Tuesday, July 11, 2006

Down to brass tacks

Tuesday's in the bag. All that's left are two seminars tomorrow, a field trip on Friday (Stonehenge!) and of course to finish my essays/book reports.

Not sure how I feel about Oxford. It's a busy little town right now with all of the tourists; the population has shifted while I've been here from students my own age to high schoolers and their parents wandering around the shops and landmarks looking for more things to take pictures of. I'll definitely have to come back during one of the terms next time I'm here.

My essays are slowly emerging from a stew of thoughts and ideas. The professors leading my seminars haven't been very specific at all about what they're looking for, which gives me a chance to show my ingenuity and so forth I suppose. We'll see what they think of my crazy Canadian ideas.

If anyone wants some music to listen to whilst trying to decode Lewis' poetry, the Peabody Concert Orchestra has recordings of Holst's Planets on their website. Holst was working with a slightly different cosmology than Lewis, so the Sun and moon are replaced by Uranus and Neptune, but Lewis was quite fond of the rest of Holst's interpretations. (Except Jupiter, which has one section based on a bit of a folk tune from the 19th C., which isn't nearly exalted enough for Lewis' perception of Jovial glory. Today, we recognize the style as something older than our contemporary music and immediately make the opposite reaction.)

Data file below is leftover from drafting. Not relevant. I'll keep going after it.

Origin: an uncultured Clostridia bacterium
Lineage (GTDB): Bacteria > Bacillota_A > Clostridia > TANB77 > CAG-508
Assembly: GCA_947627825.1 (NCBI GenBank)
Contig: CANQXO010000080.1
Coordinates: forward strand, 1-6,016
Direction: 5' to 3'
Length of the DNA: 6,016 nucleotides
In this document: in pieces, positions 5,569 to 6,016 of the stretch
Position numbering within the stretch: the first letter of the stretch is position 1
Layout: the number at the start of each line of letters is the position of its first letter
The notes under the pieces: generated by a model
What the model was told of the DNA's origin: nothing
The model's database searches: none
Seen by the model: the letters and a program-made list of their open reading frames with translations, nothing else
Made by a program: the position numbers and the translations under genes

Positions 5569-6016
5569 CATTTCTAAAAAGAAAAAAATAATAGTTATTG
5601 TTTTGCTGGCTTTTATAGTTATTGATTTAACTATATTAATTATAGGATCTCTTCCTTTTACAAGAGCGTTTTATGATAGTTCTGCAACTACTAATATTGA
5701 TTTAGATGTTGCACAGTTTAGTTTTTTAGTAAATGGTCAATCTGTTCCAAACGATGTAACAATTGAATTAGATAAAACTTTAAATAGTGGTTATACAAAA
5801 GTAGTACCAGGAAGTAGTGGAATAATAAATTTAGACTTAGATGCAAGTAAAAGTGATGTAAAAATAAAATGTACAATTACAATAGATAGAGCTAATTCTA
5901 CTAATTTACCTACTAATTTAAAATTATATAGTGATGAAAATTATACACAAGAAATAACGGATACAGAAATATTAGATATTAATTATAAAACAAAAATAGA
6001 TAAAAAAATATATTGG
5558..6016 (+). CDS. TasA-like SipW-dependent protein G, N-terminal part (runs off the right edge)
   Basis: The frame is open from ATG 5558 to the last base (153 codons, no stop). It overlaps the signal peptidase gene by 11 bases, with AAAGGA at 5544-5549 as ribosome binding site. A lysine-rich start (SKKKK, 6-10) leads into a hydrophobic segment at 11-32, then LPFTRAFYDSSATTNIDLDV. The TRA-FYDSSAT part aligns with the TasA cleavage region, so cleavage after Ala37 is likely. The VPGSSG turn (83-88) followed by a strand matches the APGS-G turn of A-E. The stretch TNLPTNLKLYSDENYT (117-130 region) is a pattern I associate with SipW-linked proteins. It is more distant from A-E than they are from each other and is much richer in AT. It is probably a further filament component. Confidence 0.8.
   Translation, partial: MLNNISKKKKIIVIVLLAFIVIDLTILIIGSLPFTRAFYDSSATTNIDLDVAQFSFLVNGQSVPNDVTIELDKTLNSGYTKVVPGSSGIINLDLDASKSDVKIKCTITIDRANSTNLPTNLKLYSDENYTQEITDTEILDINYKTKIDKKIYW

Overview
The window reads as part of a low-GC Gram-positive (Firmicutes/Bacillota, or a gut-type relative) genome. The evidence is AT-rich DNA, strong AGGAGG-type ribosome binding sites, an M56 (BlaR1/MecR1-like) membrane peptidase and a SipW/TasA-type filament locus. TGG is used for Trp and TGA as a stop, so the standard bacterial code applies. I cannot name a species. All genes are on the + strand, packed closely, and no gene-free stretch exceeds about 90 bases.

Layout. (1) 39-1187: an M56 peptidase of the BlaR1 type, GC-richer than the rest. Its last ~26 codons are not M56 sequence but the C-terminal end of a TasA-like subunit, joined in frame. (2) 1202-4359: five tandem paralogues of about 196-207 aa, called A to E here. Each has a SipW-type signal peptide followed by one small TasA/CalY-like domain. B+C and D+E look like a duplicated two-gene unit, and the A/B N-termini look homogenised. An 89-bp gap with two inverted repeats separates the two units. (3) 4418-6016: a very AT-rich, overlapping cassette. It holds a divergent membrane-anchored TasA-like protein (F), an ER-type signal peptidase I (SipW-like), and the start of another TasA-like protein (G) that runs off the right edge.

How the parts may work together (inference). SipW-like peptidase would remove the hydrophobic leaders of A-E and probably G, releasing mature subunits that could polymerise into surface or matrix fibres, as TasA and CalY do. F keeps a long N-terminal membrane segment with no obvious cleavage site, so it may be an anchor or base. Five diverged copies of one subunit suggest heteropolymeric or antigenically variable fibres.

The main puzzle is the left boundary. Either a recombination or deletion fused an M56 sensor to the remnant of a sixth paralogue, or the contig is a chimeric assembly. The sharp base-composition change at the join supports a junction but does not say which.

You will, of course, recognize the most popular bits of Holst's themes from film soundtracks of the last thirty years or so. There is hardly a composer who hasn't drawn some inspiration from Holst at some point; this should not be seen as a problem as much as a blessing, because it captures exactly the kind of "thematic enjoyment" that Lewis was so adamant about. When you hear the Martial procession, you are meant to think of war and hardness and that's exactly what happens. The music communicates something that's very, very difficult to communicate in an intellectual way, though Lewis was trying (and succeeding, I think) to do it with words.


Blogger etechne said...

i still have a copy of holst's planets on vinyl...g-d i feel old!

3:14 pm  
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